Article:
Tuesday, March 10, 2009

Rudyard Kipling's "The Vampire"

A fool there was and he made his prayer

(Even as you or I!)

To a rag and a bone and a hank of hair,

(We called her the woman who did not care),

But the fool he called her his lady fair--

(Even as you or I!)

Oh, the years we waste and the tears we waste,

And the work of our head and hand

Belong to the woman who did not know

(And now we know that she never could know)

And did not understand!

A fool there was and his goods he spent,

(Even as you or I!)

Honour and faith and a sure intent

(And it wasn't the least what the lady meant),

But a fool must follow his natural bent

(Even as you or I!)

Oh, the toil we lost and the spoil we lost

And the excellent things we planned

Belong to the woman who didn't know why

(And now we know that she never knew why)

And did not understand!

The fool was stripped to his foolish hide,

(Even as you or I!)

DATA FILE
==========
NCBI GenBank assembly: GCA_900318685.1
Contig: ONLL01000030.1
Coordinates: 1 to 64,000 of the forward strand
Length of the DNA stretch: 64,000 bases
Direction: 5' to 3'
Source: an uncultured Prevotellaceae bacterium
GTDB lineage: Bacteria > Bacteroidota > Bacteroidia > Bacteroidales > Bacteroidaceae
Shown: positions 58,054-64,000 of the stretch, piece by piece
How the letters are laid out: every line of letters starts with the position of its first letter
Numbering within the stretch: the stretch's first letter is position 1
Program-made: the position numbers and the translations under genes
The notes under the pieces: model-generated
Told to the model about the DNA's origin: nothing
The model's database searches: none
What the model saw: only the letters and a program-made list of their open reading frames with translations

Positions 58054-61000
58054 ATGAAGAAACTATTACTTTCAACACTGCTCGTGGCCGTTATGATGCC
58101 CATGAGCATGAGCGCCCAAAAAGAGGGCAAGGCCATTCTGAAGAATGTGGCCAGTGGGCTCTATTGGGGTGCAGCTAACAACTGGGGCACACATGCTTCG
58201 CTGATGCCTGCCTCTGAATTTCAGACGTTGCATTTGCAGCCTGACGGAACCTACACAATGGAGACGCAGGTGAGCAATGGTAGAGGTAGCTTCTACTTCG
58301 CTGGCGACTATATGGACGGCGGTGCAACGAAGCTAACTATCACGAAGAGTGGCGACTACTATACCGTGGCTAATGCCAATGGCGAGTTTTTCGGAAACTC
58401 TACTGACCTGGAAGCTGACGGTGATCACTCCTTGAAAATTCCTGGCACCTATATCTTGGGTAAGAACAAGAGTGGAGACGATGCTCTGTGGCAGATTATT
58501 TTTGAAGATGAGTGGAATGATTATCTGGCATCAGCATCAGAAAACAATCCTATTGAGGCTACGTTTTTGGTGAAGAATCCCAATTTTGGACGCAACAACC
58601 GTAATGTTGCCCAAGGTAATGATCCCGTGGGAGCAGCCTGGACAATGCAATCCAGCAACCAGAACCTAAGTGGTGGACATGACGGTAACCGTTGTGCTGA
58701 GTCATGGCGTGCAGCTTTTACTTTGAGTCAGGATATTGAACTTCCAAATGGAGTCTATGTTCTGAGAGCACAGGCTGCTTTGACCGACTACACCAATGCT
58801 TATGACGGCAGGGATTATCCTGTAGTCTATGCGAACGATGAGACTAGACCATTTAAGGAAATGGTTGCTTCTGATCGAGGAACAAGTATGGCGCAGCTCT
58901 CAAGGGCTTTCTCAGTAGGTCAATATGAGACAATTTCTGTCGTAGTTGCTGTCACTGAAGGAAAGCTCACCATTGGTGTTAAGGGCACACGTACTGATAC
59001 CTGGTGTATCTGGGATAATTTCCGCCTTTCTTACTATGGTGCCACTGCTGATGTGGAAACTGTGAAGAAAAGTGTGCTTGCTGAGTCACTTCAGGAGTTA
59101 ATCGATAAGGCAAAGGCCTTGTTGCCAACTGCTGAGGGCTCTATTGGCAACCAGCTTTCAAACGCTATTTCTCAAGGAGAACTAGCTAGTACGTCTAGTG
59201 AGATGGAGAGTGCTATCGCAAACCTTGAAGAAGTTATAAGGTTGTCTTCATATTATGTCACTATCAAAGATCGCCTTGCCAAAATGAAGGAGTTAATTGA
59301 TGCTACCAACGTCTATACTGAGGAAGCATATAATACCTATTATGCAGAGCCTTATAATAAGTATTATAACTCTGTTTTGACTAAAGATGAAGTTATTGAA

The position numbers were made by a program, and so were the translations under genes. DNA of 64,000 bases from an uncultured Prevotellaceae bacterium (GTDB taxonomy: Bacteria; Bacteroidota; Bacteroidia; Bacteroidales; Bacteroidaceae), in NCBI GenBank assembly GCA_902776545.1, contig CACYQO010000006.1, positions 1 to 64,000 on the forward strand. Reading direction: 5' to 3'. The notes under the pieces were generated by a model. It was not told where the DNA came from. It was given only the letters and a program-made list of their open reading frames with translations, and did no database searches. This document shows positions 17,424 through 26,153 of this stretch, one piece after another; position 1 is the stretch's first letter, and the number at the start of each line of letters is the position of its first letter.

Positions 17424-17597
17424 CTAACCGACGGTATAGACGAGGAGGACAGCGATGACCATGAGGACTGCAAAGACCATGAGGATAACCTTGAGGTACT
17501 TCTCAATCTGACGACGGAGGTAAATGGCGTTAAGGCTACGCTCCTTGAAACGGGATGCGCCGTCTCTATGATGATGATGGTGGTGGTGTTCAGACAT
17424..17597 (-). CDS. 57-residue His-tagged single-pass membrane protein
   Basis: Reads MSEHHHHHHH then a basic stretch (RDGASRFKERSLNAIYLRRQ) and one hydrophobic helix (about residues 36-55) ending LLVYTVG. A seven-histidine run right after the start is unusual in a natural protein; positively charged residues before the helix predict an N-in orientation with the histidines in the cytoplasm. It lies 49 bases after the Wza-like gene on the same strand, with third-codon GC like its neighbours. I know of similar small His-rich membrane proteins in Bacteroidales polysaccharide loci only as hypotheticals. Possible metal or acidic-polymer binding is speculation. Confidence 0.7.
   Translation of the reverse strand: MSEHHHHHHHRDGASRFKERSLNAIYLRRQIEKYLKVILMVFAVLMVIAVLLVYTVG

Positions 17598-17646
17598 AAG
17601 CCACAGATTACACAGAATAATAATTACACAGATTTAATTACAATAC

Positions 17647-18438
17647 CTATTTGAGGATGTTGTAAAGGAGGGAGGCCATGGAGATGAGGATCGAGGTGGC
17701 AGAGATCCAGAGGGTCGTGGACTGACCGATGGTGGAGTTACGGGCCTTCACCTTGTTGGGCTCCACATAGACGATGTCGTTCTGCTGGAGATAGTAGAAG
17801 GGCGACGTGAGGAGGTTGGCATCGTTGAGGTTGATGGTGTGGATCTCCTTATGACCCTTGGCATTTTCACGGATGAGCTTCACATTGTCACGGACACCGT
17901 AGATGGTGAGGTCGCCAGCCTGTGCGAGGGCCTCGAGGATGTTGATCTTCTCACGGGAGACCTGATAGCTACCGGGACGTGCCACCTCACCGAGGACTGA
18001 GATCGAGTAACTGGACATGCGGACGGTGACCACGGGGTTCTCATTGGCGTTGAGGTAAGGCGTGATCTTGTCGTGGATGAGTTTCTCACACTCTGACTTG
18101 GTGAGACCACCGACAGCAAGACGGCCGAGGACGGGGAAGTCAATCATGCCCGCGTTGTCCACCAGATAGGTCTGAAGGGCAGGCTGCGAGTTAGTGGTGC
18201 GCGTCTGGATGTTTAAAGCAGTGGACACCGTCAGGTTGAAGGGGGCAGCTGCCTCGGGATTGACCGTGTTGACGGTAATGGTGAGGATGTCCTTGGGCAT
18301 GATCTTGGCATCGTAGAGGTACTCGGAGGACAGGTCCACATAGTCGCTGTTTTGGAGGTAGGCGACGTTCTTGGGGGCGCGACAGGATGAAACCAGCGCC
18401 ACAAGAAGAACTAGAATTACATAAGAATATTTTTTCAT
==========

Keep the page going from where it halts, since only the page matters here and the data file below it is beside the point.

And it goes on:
Which she might have seen when she threw him aside--

(But it isn't on record the lady tried)

So some of him lived but the most of him died--

(Even as you or I!)

``And it isn't the shame and it isn't the blame

That stings like a white-hot brand--

It's coming to know that she never knew why

(Seeing, at last, she could never know why)

And never could understand!''

I just read this poem while waiting for the computer to wake up. Its from a new book that I got: "Rudyard Kipling's Tales of Horror & Fantasy." I really liked the introduction by Neil Gaiman, where he talks about the "need" to "defend" his admiration for Kipling. I, in a sense, feel the same sort of inclination about HP Lovecraft (not the most accepting individual on the block.) At the end of his essay Gaiman quotes Stephen King: "Trust the tale, not the teller."

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